WATCH ME MOVE: The Animation Show at the DIA

November 8, 2013
By


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Every trip to the DIA is a joy. The visit to Watch Me Move: The Animation Show was no different. The people who created this show have gathered an impressive amount of original material from some of the pioneers of animation. They have digitized the earliest films of this genre so that they are preserved for posterity. There are too many artists to mention each one, but if you have any favorite historical animators, you could expect to see an example of their work at the exhibit. The most notable groundbreakers represented would be: the Lumiére brothers, Etienne-Jules Marey and Georges Méliés.

The show is arranged in chronological order, with the earliest and simplest examples at the beginning, such as the blooming of an animated flower. Although it sounds like pretty tame stuff, try to imagine the wonder in the eyes of the beholders of this miracle when it was first viewed. This was filmmaking in its infancy, and it was looked upon with awe. Even those first attempts created satisfying images. As you proceed through the show you see how the medium progressed.

You are treated to some original cartoons by Ub Iwerks, the famed creator of Mickey Mouse. Disney Studios is well-represented, as it should be. There are headphones available on many of the exhibits along with alcoves with seating for the longer films. There is a nice display of cartoons from television which begins with Betty Boop and proceeds through Rocky and Bullwinkle, the Flintstones, the Jetsons and on to the more modern animations such as South Park and Family Guy. It is a nice trip down memory lane for the older visitor, but just as easily enjoyed by the youngest patrons. There are also several examples of the wonderful works of Warner Brothers. People of all ages know they are in for a treat when the screen lights up with the words, “Looney Tunes.” Who hasn’t heard Porky Pig stutter out his famous line, “That’s all, folks.”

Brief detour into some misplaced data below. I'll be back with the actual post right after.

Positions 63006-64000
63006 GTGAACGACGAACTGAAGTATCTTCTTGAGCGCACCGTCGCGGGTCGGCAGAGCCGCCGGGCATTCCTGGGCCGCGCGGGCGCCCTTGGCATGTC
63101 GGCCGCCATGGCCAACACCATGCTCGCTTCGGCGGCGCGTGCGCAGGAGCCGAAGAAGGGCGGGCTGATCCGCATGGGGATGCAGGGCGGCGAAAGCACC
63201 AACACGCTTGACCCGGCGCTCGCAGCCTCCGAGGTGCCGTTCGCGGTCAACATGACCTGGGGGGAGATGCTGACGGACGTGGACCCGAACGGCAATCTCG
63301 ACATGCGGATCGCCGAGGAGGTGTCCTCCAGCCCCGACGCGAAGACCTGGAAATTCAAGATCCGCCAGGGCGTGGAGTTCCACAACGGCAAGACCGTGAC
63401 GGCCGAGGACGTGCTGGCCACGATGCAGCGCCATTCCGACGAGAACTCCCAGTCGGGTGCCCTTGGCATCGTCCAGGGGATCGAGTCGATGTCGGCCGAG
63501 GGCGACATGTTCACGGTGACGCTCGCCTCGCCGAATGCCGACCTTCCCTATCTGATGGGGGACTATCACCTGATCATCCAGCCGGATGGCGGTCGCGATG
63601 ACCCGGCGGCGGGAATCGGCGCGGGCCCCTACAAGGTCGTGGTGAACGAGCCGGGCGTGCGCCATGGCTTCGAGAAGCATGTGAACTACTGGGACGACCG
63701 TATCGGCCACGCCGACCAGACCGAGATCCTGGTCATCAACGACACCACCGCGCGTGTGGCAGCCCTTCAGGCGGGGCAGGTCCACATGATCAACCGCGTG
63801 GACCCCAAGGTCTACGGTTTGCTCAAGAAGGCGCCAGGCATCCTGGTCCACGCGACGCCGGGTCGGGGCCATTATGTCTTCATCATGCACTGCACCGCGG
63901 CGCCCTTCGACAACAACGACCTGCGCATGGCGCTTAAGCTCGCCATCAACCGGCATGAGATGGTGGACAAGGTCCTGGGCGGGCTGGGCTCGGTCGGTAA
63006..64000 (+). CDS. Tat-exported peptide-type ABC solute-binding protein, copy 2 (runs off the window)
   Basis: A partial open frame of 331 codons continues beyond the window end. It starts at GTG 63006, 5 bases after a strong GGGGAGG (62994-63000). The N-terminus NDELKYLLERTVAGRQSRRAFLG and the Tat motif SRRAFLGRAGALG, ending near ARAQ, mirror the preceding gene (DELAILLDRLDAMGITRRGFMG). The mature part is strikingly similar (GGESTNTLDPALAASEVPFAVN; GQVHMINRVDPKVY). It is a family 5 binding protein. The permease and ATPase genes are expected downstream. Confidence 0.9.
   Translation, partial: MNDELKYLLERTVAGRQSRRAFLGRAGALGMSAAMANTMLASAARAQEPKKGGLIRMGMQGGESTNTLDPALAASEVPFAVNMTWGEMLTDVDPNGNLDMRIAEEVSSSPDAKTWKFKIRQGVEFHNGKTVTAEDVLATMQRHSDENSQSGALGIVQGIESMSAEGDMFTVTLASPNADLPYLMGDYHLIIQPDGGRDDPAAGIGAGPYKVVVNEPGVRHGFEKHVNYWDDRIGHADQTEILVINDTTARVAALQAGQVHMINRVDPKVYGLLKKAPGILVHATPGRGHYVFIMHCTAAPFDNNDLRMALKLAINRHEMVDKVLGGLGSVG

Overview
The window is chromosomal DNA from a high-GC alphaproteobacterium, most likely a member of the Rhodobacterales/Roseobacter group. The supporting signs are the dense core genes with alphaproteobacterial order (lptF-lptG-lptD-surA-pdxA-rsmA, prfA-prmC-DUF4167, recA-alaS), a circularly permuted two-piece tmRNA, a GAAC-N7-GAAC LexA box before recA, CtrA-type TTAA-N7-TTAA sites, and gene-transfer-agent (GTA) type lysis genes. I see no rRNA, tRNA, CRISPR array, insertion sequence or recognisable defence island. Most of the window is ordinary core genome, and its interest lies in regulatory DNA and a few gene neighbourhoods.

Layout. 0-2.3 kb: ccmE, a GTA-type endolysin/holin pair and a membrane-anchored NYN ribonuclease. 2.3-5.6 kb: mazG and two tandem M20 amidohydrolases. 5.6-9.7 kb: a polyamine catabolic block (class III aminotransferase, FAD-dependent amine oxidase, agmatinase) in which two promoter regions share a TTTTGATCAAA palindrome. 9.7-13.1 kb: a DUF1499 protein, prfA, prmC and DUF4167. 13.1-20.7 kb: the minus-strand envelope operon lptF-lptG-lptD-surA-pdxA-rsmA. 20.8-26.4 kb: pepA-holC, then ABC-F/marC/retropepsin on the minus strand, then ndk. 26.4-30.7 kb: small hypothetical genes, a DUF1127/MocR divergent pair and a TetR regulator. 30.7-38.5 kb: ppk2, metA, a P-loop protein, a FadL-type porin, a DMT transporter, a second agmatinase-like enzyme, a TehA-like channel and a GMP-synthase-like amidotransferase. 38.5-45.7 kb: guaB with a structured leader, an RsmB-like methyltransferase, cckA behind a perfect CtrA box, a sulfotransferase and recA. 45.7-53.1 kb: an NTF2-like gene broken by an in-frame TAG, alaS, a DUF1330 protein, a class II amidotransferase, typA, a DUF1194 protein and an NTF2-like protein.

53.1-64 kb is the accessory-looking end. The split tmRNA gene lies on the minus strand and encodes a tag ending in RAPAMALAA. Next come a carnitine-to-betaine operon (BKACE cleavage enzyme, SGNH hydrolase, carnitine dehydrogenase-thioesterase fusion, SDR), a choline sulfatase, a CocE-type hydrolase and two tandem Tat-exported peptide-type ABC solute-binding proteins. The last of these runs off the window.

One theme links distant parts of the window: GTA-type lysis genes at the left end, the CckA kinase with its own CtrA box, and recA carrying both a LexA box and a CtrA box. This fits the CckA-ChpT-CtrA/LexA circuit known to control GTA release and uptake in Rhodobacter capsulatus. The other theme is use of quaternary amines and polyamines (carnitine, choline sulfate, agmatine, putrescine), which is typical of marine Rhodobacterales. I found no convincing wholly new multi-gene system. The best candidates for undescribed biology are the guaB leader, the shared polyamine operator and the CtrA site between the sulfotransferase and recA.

Just as interesting are some of the more avant-garde displays of op-art and even some parental guidance films. These are all in hidden alcoves in a room that is clearly labeled as inappropriate for children. The works are not exceedingly graphic, but the DIA put the signs up so as not to offend anyone’s sensibilities.

This is a family friendly way to spend the day. The price of admission includes a ticket to the historical Detroit Film Theater (DFT), which is showing a variety of animated films in celebration the show. A visit to the DFT is an experience in itself and one that no Detroiter should miss. There is also an impressive array of lectures and workshops available. Many of the workshops are perfect for children, as they are hands-on and allow tots to create their own short animations or flip-books that make images appear to move.

Don’t let a physical handicap ever keep you from attending any event at the DIA. The staff will go out of its way to accommodate anyone with a disability. Feel free to call ahead if you have questions or special needs. This show is one more reason we need to preserve the culture that the DIA provides for our struggling city. Don’t let them talk about selling off our treasures because of the inept financial mismanagement of our elected officials. In the words of Iimani David, “Art is what separates us from the animals.”

Runs through Jan. 5, 2014.